Before you ask — and you have — know this: Karl Dorrell isn’t done quarterback shopping. Or shopping, period.
“We’re going to continue to evaluate everything,” Dorrell, the Buffs’ first-year football coach, said of the 17 kids who signed letters of intent with CU on Wednesday, the first day of the early national signing period.
“I mean there’s (players) that are in the (transfer) portal. And guys that didn’t sign today. There are a lot of situations out there with guys that haven’t made decisions yet … we’re going to continue to scour anything and everything that can help us, at any position. So we’re going to keep our antennae up for anything that might happen between now and February, too.”
The headliner for the Buffs’ early signing period was tight end Erik Olsen, a 6-foot-5, 230-pounder out of Heritage High who was the No. 4 in-state Colorado prep prospect among the Class of 2021 in 247Sports.com’s composite rankings. Olsen became the first player ranked among 247Sports’ top four from an in-state class to sign with the Buffs since former Cherry Creek wideout Dimitri Stanley (No. 3) in 2018.
Among local standouts, the Buffs also signed another Bruin, Cherry Creek receiver Chase Penry, who was rated No. 7 among the state’s top recruits.
If the last CU class for Mel Tucker — remember him? — was about sizzle, then Dorrell’s initial haul with the Buffs was all about steak.
The pundits haven’t been blown away: 247 slotted Dorrell’s inaugural class ninth in the Pac-12, CU’s lowest league finish in two cycles, and No. 59 nationally.
“I think the guys we earmarked in this class have the ability to help us right away,” Dorell noted. “We specifically recruited them for a particular purpose to be here. So it wasn’t just to take numbers, which I think programs do.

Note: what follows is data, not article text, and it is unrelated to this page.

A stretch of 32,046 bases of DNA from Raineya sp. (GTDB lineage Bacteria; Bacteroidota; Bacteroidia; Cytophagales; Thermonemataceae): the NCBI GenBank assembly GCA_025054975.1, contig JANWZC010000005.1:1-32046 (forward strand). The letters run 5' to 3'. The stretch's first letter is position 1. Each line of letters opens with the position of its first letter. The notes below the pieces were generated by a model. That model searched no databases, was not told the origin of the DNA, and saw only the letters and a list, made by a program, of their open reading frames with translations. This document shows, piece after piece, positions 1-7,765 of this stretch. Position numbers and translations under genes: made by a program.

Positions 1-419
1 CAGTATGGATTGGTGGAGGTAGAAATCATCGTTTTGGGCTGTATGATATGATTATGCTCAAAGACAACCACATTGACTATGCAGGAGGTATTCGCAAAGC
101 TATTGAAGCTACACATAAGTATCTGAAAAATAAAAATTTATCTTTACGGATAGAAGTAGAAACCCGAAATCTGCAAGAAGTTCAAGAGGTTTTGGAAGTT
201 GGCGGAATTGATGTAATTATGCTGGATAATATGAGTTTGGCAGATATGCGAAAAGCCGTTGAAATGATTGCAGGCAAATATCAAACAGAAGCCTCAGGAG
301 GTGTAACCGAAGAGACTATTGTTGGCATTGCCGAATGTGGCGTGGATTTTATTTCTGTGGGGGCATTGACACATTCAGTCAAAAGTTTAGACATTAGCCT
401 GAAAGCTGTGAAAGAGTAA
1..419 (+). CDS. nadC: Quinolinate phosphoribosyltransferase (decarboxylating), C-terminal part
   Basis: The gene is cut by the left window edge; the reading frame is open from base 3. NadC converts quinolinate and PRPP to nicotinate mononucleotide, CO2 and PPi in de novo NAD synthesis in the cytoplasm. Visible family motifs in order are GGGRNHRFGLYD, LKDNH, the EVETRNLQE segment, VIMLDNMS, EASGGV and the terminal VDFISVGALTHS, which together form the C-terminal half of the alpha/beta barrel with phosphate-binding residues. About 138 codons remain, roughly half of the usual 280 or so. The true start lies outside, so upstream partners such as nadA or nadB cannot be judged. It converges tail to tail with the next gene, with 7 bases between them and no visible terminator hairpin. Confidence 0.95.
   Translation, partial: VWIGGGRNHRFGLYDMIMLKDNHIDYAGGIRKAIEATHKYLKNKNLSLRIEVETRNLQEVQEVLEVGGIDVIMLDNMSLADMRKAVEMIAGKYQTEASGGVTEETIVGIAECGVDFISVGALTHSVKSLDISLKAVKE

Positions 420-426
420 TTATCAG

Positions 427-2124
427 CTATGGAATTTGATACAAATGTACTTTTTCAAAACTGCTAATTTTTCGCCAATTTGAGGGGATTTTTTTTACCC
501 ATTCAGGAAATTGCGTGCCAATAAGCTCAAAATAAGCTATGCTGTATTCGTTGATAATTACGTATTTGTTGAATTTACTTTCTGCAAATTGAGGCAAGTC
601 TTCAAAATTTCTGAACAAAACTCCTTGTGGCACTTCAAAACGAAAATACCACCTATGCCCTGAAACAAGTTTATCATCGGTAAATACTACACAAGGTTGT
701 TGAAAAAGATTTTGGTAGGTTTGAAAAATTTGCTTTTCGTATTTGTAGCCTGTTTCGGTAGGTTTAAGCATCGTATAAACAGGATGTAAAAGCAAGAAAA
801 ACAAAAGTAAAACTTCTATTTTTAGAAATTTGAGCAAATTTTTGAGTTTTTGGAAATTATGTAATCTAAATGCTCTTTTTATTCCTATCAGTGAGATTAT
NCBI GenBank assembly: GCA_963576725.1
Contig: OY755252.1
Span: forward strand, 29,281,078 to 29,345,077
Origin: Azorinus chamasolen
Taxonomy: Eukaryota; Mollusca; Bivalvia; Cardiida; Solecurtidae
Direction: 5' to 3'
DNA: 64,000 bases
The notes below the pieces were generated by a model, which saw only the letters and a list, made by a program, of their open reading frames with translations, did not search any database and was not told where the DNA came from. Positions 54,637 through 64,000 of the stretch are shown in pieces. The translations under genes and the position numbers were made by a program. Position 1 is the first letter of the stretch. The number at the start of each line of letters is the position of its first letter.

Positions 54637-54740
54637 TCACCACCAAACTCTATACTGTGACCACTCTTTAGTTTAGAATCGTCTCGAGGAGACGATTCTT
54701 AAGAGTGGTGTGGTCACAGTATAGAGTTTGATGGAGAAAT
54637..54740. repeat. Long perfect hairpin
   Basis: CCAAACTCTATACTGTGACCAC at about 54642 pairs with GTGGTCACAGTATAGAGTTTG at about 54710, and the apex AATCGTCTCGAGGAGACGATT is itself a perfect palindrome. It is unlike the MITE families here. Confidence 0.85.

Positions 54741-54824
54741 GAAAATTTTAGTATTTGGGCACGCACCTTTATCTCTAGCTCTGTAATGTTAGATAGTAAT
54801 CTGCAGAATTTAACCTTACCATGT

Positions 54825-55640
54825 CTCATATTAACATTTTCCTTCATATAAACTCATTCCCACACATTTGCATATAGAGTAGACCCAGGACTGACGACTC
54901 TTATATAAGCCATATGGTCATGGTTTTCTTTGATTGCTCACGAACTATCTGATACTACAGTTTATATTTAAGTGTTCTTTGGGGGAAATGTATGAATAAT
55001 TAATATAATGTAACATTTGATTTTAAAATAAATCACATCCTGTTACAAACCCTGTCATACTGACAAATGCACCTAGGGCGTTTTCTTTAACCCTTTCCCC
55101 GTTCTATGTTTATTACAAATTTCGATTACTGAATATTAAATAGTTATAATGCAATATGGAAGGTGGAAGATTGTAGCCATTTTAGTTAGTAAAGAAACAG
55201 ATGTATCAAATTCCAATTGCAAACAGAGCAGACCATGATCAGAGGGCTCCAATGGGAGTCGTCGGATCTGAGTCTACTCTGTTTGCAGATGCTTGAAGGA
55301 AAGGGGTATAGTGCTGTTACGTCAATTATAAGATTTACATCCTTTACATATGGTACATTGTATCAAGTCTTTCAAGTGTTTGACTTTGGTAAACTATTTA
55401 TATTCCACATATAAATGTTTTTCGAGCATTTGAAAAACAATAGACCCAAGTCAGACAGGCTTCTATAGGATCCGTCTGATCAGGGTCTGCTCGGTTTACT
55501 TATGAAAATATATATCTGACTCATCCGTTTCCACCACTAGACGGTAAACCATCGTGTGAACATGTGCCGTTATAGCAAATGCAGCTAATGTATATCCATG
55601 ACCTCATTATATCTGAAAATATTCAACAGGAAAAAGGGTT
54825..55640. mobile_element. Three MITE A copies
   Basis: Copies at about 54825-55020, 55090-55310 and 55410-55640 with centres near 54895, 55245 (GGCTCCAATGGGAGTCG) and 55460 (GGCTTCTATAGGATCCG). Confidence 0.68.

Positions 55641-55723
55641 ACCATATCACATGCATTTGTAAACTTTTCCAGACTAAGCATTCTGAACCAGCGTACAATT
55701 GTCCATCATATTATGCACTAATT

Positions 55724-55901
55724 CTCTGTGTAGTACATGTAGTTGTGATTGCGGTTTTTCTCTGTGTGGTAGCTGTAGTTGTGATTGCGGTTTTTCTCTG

“Every one of these guys has a chance to impact us. It’s probably a little different philosophy. It’s my philosophy. And I want guys that we think can play and help us right away. And we feel this class gives us that chance at every position.”
What Dorrell’s first gaggle of signees lacked in star power, it made up for in diversity and depth, with 16 out of the 17 being rated by 247 as a 3-star prospect and every position — including kicker and punter — on the field accounted for with at least one targeted signing.
CU signed only one quarterback, too: Drew Carter, a dual-threat quarterback out of Tigard, Ore., High School and Oregon’s No. 5 senior prospect, according to 247Sports.
The Buffs lost backup quarterback Tyler Lytle last weekend when the junior announced that he was entering the transfer portal. Whenever CU plays next, whether that’s in Los Angeles this weekend — the equipment trucks left Wednesday morning for the Pac-12 championship — or in a bowl game, senior Sam Noyer’s top backup is expected to be true freshman Brendon Lewis.
Given the combination of a new coaching staff, the COVID-19 pandemic and liberated transfer rules, Lytle might only be the first salvo among portal candidates on the Buffs roster, especially as Noyer can — and very well could — return given that he’s got another season of eligibility in 2021.
As Dorrell noted Wednesday, that sword cuts both ways, which is why he and his staff are scouring the country. FBS football rosters are going to look more like men’s basketball rosters going forward, with increased fluidity and, potentially, a heck of a lot more transfers.
“There might be guys that are in our program that I’m sure might surprise us, that say, “You know what? I want to go somewhere else to play,’” Dorrell said. “This is the college version of free agency, so to speak.”
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